When considering an acquisition, you should focus on businesses that are already growing, have healthy margins and a strong track record. The allure of a “good deal” on a failing business can be tempting, but the risks often outweigh the rewards.
In order to get a failing business back to its original value, you have to gain by 100%.
I’m talking about the mathematical reality of recovering from a loss. If a business loses 50% of its value, it will need to gain 100% just to return to its original value.
Here’s a simple example to illustrate this point:
- Let’s say a business was originally valued at $100.
- If it loses 50% of its value, it will be worth $50.
- To get back to its original value of $100, it will need to gain $50.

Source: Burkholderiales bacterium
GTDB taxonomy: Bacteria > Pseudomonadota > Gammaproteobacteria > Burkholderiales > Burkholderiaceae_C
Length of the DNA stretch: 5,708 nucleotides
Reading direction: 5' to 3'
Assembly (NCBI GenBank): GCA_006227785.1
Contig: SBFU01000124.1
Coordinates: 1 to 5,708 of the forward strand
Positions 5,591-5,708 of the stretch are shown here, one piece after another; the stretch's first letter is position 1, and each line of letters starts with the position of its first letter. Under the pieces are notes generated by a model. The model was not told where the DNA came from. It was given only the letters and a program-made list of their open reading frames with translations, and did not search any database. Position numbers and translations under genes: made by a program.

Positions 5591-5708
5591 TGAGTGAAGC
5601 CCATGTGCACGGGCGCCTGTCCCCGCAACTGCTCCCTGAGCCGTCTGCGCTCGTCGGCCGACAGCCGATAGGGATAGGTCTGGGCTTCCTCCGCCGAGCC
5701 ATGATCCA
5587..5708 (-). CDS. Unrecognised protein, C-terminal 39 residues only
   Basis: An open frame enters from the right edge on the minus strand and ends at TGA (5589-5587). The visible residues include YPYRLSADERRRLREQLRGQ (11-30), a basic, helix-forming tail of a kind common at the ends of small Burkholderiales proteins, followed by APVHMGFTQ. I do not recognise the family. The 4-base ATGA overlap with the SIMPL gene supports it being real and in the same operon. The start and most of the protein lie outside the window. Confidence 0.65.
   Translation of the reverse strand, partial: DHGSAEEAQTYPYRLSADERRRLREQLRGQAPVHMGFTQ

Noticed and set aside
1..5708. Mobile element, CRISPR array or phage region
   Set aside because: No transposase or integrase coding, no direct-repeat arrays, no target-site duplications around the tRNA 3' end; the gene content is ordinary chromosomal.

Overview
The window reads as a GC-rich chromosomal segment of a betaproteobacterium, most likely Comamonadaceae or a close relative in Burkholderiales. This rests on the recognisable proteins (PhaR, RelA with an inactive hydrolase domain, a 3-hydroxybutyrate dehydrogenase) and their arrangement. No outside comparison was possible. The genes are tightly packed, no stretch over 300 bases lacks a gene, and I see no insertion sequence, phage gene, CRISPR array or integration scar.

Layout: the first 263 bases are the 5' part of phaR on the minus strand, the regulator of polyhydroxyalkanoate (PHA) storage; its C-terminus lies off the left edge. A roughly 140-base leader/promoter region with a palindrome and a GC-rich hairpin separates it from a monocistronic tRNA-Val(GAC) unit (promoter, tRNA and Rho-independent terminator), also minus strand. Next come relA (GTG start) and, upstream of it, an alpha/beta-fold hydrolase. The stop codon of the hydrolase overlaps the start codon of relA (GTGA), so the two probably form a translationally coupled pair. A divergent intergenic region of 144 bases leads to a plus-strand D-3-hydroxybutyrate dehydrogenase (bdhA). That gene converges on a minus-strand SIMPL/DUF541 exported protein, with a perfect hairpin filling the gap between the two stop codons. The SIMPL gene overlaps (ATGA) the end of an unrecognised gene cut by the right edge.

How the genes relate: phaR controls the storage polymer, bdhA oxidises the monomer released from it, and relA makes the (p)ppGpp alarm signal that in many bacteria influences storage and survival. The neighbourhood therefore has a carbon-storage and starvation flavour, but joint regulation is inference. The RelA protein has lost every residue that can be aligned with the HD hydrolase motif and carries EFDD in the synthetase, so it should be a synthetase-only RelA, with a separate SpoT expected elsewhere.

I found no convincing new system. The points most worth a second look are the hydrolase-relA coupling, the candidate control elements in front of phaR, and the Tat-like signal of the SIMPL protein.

- A $50 gain on a $50 value is a 100% increase.
So, even though the business lost 50% of its value, it needs to gain 100% to return to its original value. This concept is important for anyone considering buying a failing business, as it highlights the uphill battle required to restore the business to its former state.
My Biggest Mistake in Buying My Marketing Agency
I know a thing or two about growing a fledgling business.
In 2014, I bought Single Grain, a failing SEO agency at the time (which I’ve since turned into a successful full-service digital marketing agency) for $2.00 (and, nope, that’s not a typo). Here’s a nifty little growth chart:
Prior to that, I had experience in growing an online education company when it was on the brink of bankruptcy. So I figured I knew what I was doing.